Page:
With the 'Stone Edge Farm Kitchen Larder Cookbook,' transform seasonal ingredients of Wine Country into pantry essentials

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Young chefs these days are getting hip to old-school techniques of food preservation, producing a tasty array of pickled veggies, exotic spice blends and dried powders to bump up the flavors of their food.

In his award-winning “Stone Edge Farm Cookbook” published in 2013, Culinary Director John McReynolds of Sonoma’s Stone Edge Farm shared a handful of larder recipes for Mediterranean staples such as preserved lemons and quince paste.

With the help of two other chefs, however, McReynolds recently expanded on his repertoire in a new cookbook, “Stone Edge Farm Kitchen Larder Cookbook” (2019, Rizzoli New York.)

The book will hit shelves on March 12, just in time for the much-anticipated bounty of early spring, which includes spring onions, green garlic and other tender veggies from the North Bay’s farms.

“The larder, fermentation and food preservation is pretty timely in food now,” McReynolds said in a phone interview. “Right now we’re going into the spring and harvesting the fennel flowers and doing the fennel pollen.”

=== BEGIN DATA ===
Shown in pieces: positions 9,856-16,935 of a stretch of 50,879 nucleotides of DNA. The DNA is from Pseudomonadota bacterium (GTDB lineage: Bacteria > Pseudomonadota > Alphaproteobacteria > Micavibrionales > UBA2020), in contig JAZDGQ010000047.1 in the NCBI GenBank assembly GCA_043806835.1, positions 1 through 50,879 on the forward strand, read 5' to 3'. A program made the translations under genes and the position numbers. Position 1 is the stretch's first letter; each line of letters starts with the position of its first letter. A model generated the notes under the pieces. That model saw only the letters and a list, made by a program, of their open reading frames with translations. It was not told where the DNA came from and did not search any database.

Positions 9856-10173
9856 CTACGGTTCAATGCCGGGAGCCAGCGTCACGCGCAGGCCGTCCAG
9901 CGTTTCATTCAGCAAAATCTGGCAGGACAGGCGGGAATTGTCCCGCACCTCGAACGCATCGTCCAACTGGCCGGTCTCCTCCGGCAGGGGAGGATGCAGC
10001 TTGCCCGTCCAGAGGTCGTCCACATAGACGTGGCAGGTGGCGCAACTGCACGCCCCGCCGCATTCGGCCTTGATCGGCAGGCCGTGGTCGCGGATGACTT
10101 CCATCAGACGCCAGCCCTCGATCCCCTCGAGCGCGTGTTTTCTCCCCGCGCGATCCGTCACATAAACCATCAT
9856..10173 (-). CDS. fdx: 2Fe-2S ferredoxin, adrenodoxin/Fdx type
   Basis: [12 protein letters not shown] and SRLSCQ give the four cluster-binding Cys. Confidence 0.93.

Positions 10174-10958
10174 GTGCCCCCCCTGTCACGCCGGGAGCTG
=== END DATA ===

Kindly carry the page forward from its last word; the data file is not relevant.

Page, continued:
The cookbook shows how to transform the seasonal ingredients of Wine Country into larder essentials, then use them as inspiration for all kinds of flavorful food throughout the year, from a vibrant Spring Herb and Lettuce Soup to a dish of Warm Olives with Preserved Lemon.

The Stone Edge Farm and its estate vineyards, located 3 miles west of Sonoma, opened Edge restaurant five years ago in downtown Sonoma, just across the street from Cafe LaHaye, where McReynolds first rose to Wine Country fame for his California-French cuisine.

“That’s where I spend all my time now,” McReynolds said of his perch at Edge. “It’s become the culinary heart and soul of Stone Edge Farm.”

Edge showcases the farm’s produce, olive oil and Bordeaux-style wines. It is open mostly for wine club members but welcomes the public on Thursday nights to dine at the Victorian home framed by Sevillano olive trees.

Over the years, McReynolds’ larder at Edge has grown like a beanstalk, the floor-to-ceiling shelves lined with the lacto-fermented foods of Peruvian-born Fiorella Butron, who serves as the chef at Edge, as well as the preserves of Chez Panisse alumnus Mike Emanuel, who works as estate chef at Stone Edge Farm.

“It just evolved and kept getting bigger and bigger and bigger,” McReynolds said of the pantry. “And it became more and more important to our daily cooking, whether it’s lacto-fermenting or drying or pickling.”